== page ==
A glimpse into the UAE’s past…
The Abu Dhabi Department of Culture and Tourism (DCT Abu Dhabi) has unearthed new sites and artefacts in Al Ain dating back to the Iron Age and pre-Islamic periods. The finds are reported to belong to the period from 1300 BC to 600 AD.
Excavations by DCT Abu Dhabi have uncovered a pre-Islamic cemetery near Kuwait in central Al Ain following road and infrastructure reconstruction.
this DCT Abu Dhabi’s excavation and research activities aim to further understand the UAE’s history and preserve its cultural heritage. His Excellency Mohamed Khalifa Al Mubarak, Chairman of DCT Abu Dhabi said, “At a time when little is known, we are making a significant contribution to the knowledge of life in the region—for example, demonstrating that early settlers on this land practiced agricultural systems much earlier than previously thought.”
What did you find?
The excavation project documented 20 separate burials, some of which were remarkably well preserved. Some of the items found included ceramics, bronze bowls, glassware and alabaster vessels. A large number of iron weapons, including arrows, spears and swords, were also found intact in the tomb.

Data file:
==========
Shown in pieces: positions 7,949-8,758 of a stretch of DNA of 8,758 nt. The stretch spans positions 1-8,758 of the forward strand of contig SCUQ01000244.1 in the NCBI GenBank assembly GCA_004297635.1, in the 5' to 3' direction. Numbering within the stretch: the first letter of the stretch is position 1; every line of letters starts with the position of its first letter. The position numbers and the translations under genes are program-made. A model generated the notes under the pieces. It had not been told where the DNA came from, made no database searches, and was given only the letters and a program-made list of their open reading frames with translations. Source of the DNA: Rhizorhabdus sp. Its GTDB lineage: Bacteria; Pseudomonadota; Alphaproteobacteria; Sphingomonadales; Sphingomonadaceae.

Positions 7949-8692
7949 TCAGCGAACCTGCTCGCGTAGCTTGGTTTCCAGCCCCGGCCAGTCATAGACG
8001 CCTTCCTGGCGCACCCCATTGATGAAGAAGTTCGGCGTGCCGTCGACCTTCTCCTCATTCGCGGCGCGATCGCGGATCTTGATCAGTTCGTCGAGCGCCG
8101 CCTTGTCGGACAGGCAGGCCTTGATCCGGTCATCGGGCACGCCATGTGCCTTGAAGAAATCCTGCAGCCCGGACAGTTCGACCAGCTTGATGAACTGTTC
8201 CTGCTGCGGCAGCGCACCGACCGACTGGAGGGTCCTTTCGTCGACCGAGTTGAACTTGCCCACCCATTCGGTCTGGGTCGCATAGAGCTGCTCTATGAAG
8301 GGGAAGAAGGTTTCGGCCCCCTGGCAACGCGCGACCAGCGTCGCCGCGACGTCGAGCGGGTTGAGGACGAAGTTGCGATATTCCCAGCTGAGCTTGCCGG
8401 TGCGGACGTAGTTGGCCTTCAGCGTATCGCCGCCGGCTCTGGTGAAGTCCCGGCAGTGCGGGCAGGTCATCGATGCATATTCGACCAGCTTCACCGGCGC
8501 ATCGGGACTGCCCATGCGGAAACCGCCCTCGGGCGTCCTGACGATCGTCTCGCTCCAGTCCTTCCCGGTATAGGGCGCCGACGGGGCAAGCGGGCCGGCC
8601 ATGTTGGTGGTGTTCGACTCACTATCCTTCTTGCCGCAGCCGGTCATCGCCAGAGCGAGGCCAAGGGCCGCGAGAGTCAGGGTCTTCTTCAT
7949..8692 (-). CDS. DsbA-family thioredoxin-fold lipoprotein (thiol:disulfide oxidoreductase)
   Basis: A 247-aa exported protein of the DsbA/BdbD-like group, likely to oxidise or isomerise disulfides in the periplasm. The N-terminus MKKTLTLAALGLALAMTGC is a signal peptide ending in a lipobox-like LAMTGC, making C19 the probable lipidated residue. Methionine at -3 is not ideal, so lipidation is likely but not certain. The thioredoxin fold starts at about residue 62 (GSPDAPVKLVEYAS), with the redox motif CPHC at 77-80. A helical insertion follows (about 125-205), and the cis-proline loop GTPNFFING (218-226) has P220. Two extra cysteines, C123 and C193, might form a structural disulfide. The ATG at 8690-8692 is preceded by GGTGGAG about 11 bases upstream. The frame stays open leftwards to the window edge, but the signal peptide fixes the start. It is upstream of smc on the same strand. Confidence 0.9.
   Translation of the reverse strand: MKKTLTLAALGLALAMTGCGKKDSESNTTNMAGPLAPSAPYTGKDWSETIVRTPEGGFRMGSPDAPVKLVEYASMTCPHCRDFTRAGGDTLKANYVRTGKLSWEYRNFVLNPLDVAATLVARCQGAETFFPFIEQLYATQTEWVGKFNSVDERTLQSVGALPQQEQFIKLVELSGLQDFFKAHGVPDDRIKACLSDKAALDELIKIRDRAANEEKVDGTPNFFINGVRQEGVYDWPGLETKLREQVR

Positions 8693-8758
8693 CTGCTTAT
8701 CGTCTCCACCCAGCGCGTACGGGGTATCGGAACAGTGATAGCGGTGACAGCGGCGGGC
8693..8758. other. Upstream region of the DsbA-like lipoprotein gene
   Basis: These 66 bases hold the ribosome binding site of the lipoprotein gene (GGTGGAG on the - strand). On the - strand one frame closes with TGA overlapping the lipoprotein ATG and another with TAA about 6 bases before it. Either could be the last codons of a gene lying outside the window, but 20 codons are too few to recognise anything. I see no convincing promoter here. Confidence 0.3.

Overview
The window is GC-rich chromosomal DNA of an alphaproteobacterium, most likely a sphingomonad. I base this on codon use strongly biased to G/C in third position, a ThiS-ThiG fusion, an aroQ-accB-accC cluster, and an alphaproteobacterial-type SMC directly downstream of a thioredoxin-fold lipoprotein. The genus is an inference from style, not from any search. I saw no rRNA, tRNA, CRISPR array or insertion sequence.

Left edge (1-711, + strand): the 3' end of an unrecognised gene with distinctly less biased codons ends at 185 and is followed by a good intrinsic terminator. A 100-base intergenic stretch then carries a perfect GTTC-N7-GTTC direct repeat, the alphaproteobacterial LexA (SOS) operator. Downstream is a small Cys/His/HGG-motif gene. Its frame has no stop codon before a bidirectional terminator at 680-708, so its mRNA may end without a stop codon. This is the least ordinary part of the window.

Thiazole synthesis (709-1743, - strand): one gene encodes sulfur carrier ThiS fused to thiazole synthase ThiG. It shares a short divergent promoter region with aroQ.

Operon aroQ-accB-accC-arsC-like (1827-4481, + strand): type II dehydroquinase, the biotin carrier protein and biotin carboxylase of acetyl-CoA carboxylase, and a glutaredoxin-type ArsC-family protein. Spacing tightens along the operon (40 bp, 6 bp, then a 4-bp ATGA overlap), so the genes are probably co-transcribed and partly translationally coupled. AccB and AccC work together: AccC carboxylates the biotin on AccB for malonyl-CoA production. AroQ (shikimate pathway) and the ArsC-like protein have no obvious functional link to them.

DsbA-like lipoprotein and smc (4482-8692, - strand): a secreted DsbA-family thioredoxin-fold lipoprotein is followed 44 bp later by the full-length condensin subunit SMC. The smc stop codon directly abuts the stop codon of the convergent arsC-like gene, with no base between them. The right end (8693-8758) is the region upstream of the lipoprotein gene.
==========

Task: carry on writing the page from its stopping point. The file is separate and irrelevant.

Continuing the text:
DCT Abu Dhabi has also unearthed more treasures within an 11.5km radius around three districts in Al Ain, including another necropolis including the Khrais, Qattara and Hili districts. The cemetery dates back to the Iron Age and, in addition to at least 35 graves, also contains a large stone tomb.
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DCT Abu Dhabi also uncovered evidence of agriculture, with more than 50 historic Afraj, or watering channels. These channels use different construction techniques and date back to different periods.This signals the presence of agricultural activity this area Spanning many stages of the Iron Age. It also sheds light on the different prehistoric irrigation systems and agricultural practices used in the region.
The department believes ceramics and other ornaments recovered from the graves were used in funerary and agricultural practices. These ornaments included items such as soft stone vessels, jewellery, shells, metals and weapons. Soil samples were also collected from the site, which will tell us more about the types of crops grown during this period.
HE Mohamed Khalifa Al Mubarak saysThrough these efforts, a more complete understanding of Abu Dhabi’s past can be achieved, thereby “enhancing our pride in the achievements of our ancestors and making valuable contributions to regional and global scientific discourse.”
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